Why Do We Source Single Origins?
Coffee should taste like what it is: a tropical fruit seed, separated and cleaned of the flesh, dried, roasted until caramelized, and then crushed and extracted into water.
Eighteen small porcelain vessels lined the table. Each contained a seemingly identical brown liquid. Next to me stood an experienced food critic. She was stumped.
“When I see a tomato, or an egg,” she said, “I know how they’re supposed to taste. But these are all the same thing.”
In a sense, she was right. The eighteen different glasses all looked like they contained the same liquid: brown, silt clinging to the glass from the initial steep, slightly steaming. But to a practiced coffee taster, they were dramatically different—each was a single origin, from a different farm and farmer. For someone like me, each cup had its own distinct aroma and taste that revealed subtle cues about harvest, region, altitude, processing method, and age. In a sense, each cup had its own story.
And like any good story, single origin coffees are best understood if we start at the beginning. Their name, after all, demands it.
In the simplest terms, a single origin is coffee defined by its provenance. We can trace the coffee back to one farm, farmer, season, harvest, or processing method. The opposite of a single origin is a blend, which we also love—we couldn’t imagine our cafe menus without them. But while blends combine beans from different places to achieve a desired profile, a single origin is always rooted to a specific place and is as unadulterated as coffee can be.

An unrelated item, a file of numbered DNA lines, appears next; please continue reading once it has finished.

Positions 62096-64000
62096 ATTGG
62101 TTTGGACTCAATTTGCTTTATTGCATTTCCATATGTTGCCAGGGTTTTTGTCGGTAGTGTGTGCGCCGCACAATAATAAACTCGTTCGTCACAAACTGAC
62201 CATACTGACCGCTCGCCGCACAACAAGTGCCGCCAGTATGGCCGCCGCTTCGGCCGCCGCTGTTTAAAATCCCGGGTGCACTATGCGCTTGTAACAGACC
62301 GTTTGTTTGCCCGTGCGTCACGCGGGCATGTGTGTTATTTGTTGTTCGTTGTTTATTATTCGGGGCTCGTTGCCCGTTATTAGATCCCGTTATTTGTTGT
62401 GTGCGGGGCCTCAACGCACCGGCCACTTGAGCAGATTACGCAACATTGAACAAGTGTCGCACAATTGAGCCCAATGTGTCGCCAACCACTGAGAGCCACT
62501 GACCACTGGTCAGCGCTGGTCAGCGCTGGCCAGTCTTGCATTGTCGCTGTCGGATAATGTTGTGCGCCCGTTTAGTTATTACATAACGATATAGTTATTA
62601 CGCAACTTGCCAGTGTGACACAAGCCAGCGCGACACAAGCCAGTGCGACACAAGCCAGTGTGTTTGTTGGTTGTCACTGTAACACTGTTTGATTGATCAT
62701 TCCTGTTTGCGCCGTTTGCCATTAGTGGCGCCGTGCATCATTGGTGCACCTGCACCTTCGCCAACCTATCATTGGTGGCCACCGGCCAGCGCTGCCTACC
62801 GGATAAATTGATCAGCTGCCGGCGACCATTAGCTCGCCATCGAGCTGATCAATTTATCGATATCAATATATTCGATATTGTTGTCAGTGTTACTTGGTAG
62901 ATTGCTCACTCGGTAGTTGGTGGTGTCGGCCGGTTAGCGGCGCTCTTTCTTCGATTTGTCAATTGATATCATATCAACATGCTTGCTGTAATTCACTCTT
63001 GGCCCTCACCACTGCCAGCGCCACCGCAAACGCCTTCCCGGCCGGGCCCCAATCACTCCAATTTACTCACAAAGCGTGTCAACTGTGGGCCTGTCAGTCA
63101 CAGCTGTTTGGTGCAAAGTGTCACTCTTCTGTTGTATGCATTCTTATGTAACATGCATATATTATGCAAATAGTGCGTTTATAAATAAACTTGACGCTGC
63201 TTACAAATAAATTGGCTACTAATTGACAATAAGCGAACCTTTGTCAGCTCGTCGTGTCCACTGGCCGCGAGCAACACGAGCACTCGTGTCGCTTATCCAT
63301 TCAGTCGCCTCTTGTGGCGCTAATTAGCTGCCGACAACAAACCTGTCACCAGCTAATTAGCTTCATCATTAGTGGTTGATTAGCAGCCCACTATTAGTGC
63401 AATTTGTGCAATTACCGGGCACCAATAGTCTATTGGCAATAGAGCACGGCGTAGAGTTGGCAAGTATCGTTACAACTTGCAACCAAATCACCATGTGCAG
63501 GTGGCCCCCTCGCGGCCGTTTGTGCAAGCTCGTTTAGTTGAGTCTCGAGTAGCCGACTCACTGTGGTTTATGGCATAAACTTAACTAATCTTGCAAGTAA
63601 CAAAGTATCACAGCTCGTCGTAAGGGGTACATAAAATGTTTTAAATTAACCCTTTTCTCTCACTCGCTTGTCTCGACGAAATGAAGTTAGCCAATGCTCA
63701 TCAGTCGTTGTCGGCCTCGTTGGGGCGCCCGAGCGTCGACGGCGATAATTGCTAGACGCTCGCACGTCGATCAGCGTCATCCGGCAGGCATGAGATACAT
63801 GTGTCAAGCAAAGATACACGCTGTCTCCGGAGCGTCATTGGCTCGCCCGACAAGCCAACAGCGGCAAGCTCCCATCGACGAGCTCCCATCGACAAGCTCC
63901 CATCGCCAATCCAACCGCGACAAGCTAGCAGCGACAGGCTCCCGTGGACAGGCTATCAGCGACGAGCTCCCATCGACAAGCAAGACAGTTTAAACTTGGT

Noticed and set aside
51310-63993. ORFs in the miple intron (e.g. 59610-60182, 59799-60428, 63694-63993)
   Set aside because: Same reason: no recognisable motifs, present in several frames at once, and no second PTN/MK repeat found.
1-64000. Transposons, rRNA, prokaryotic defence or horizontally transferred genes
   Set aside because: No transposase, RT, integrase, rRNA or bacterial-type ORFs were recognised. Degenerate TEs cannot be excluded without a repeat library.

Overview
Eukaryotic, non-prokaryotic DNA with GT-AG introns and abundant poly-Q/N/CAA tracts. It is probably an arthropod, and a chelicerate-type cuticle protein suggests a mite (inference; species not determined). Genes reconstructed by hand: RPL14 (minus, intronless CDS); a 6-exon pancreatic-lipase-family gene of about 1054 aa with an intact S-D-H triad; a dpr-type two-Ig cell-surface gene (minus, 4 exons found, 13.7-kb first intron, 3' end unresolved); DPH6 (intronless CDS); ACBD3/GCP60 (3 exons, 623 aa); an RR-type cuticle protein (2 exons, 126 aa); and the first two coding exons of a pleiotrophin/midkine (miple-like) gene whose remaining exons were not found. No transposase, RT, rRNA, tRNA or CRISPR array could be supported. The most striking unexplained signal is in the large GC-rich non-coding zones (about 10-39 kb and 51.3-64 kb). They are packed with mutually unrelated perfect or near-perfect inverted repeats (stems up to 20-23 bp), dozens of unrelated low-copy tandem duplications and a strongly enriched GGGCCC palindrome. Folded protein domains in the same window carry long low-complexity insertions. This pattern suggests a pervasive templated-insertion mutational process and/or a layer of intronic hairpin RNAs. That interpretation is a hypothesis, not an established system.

Given the all-too-easy tendency to think of all coffee as "just" coffee, we look to single origins to celebrate individuality and to turn our attention to the infinite range of possibilities within just one drink. Coffee is a fruit, after all. And like any fruit, how and where it grows matters. Below, I’ve shared a few simple (and not-so-simple) explanations of what makes a single origin cup.
Single Origin Means Single Source
The coffee-producing world is large. Each country, and region therein, has different cultivation practices and favored cultivars. The term “single origin” is a category that gives focus to one distinct area or region in which a coffee grows.
For me, drinking a single origin is a way to experience the imprint of that particular place. Most of the time, a single origin comes from just one farm, or even designated acreage on that farm. But, in countries like Ethiopia and Kenya, where many farmers work tiny parcels of land, it can come from cooperatives too, as long as the coffee is processed in one centralized place.
I search out single origins because growing conditions—soil, weather, and cultivation practices—are the very things that give coffee its unique character. Microclimates abound in the high elevation geographies that are suited to coffee, and the shifts in climate guide pruning and processing techniques. Coffee cherry from one side of a mountain versus the other may drastically differ in rates of maturation and sugar concentrations.
When I compare single origins even from within one country (or region) side-by-side, like at the cupping, there are always differences, whether subtle or glaringly loud. Our recent slate of Burundi coffees comes to mind. Our Burundi Kayanza Nkonge achieves an exceptionally clean and consistent sugary sweetness, while the Kayanza Karusi bursts with darker notes of caramel and the tartness of an apple picked in early fall.
Single Origin Means Single Growing Season or Harvest
Single origin coffees are grown and picked within one growing season, but some single origins go beyond this, isolating the picking to a specific harvest within that season. Take our recently released Honduras Cristobal Fernandez Last Picks as an example. On Cristobal’s Santa Barbara Mountain farm, the microclimate is marked by incessant rain and cold nights, slowing fruit maturation and extending the harvest well into the summer. His first coffee of the season is less sweet but more intensely aromatic than the coffee picked in the harvest’s final two months, which comprise his mellow, more richly sugared Last Picks.